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Under Maryland law, in a homicide case the prosecution is allowed to offer evidence of a victim’s character for peacefulness to rebut evidence that the victim was the first aggressor in the incident leading to the victim’s death.
When such evidence can be introduced by the State, and whether it matters to a verdict, was explored by Maryland’s highest Court in a recent opinion called David Leander Ford v. State of Maryland.
The Court of Appeals’ opinion indicates that Ford was tried before a jury for second degree murder. The State argued that Ford escalated an argument with the victim and stabbed him to death.
Defense counsel in his opening statement to the jury indicated that the evidence would show that Ford acted in self-defense.
The State in its case called witnesses who said that Ford started a verbal argument with the victim by commenting about his sister, that Ford then initiated physical contact resulting in punches being thrown, then drew a knife and stabbed the victim and fled.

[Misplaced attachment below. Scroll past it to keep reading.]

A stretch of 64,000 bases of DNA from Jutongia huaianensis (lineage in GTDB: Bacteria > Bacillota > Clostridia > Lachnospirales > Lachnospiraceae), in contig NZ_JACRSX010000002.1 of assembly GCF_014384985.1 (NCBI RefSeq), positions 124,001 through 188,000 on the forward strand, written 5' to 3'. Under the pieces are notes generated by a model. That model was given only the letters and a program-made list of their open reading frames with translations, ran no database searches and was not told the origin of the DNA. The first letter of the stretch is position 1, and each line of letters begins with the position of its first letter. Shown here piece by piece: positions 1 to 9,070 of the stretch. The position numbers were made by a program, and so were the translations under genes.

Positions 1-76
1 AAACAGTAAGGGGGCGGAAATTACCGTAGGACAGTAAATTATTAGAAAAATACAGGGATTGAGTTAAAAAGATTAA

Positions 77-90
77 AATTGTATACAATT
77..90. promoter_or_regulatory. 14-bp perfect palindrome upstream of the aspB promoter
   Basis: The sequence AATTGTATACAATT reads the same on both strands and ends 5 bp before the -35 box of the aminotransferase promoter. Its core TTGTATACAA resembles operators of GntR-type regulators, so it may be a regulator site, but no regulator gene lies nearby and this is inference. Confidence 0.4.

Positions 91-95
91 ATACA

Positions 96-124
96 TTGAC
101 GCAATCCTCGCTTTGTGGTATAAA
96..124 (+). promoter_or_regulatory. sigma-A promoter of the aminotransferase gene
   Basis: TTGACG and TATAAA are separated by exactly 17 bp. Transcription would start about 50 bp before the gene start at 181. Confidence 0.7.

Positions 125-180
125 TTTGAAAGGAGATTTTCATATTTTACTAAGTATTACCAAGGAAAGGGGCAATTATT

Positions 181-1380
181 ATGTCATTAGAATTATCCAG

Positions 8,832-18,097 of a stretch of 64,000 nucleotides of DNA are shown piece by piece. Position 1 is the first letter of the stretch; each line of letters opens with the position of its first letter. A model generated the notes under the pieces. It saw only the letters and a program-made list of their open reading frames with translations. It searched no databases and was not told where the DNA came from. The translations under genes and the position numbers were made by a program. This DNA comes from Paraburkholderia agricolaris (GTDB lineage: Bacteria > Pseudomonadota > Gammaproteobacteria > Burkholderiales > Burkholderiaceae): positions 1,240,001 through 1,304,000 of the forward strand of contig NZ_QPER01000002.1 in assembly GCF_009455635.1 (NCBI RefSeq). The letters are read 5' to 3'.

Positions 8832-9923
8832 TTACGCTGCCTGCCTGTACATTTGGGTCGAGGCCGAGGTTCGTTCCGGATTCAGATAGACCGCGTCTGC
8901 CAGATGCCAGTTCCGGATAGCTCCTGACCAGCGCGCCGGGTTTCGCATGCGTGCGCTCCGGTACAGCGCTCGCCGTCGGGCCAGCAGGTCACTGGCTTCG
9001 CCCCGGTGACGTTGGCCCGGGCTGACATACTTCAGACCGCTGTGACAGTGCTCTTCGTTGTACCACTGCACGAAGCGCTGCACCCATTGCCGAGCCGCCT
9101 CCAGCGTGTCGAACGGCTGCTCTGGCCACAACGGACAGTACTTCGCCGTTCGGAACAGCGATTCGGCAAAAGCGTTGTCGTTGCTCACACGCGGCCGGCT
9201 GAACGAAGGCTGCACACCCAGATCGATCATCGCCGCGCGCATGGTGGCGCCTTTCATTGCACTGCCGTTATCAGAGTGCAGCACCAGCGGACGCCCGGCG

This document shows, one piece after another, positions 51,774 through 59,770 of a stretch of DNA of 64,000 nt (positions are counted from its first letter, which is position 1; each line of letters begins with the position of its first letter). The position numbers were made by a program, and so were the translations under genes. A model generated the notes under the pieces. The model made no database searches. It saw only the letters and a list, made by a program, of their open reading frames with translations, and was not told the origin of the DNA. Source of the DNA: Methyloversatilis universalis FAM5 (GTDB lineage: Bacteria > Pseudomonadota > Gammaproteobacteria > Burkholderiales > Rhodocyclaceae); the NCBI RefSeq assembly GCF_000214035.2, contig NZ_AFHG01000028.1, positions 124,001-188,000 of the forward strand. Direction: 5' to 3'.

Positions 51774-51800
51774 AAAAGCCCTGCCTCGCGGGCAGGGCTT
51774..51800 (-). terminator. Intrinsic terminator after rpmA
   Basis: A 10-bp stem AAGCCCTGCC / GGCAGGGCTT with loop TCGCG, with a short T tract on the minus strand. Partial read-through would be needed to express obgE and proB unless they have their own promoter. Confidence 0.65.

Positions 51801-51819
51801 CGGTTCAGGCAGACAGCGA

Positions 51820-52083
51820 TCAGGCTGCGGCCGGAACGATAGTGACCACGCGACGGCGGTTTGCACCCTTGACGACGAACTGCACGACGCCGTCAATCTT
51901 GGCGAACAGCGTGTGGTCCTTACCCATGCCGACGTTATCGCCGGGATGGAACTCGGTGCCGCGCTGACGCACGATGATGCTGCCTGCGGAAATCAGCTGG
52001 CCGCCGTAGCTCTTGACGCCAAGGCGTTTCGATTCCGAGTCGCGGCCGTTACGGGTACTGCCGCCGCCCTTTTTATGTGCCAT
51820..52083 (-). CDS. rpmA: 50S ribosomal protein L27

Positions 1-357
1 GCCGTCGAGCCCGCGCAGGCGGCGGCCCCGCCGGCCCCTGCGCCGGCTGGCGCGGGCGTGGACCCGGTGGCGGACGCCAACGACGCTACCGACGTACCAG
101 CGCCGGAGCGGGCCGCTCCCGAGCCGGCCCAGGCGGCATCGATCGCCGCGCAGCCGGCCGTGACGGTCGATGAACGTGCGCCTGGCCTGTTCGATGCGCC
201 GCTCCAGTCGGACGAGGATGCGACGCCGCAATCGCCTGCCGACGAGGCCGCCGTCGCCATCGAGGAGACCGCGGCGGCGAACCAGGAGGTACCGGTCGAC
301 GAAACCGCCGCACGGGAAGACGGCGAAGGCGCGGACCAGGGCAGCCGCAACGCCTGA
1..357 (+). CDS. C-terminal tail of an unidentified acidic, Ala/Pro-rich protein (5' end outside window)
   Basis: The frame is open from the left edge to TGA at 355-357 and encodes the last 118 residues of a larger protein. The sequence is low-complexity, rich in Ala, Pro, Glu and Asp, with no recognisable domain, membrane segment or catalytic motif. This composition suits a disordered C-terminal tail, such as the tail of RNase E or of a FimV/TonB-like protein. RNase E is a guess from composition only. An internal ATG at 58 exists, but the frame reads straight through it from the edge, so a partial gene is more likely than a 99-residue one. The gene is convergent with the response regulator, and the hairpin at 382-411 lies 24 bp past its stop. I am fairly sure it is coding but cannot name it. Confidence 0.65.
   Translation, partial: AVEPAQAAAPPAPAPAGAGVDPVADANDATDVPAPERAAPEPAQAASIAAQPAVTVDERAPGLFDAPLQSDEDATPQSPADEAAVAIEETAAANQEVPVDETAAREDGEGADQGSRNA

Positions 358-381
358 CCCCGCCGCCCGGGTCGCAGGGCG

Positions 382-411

The prosecutor also elicited testimony, over defense objection, that the victim was a quiet person who was nice to everybody, and was never hostile or nasty.
Police evidence was presented showing that the defendant hid a knife containing his DNA, and admitted after his arrest that he “cut” the victim who he claimed hit him. The defense presented no evidence at trial.
The jury convicted the defendant, which the intermediate appellate Court affirmed.
The Court of Appeals held that the trial judge was in effort when he allowed the prosecution in its case to introduce evidence of the victim’s peaceful nature.
The law provides that such evidence may be admitted to rebut “evidence” that the victim was the aggressor. Defense counsel’s opening statement was not “evidence,” and the Court found that counsel’s statements did not “open the door” to allow such evidence to be presented.
However, the Court found that the introduction of this evidence was “harmless error.”
The Court was satisfied that the evidence of Ford’s guilt was so overwhelming that beyond a reasonable doubt it did not influence the verdict against the defendant.
Thomas Patrick Ryan is a partner in the Rockville law firm of McCarthy Wilson, which specializes in civil litigation.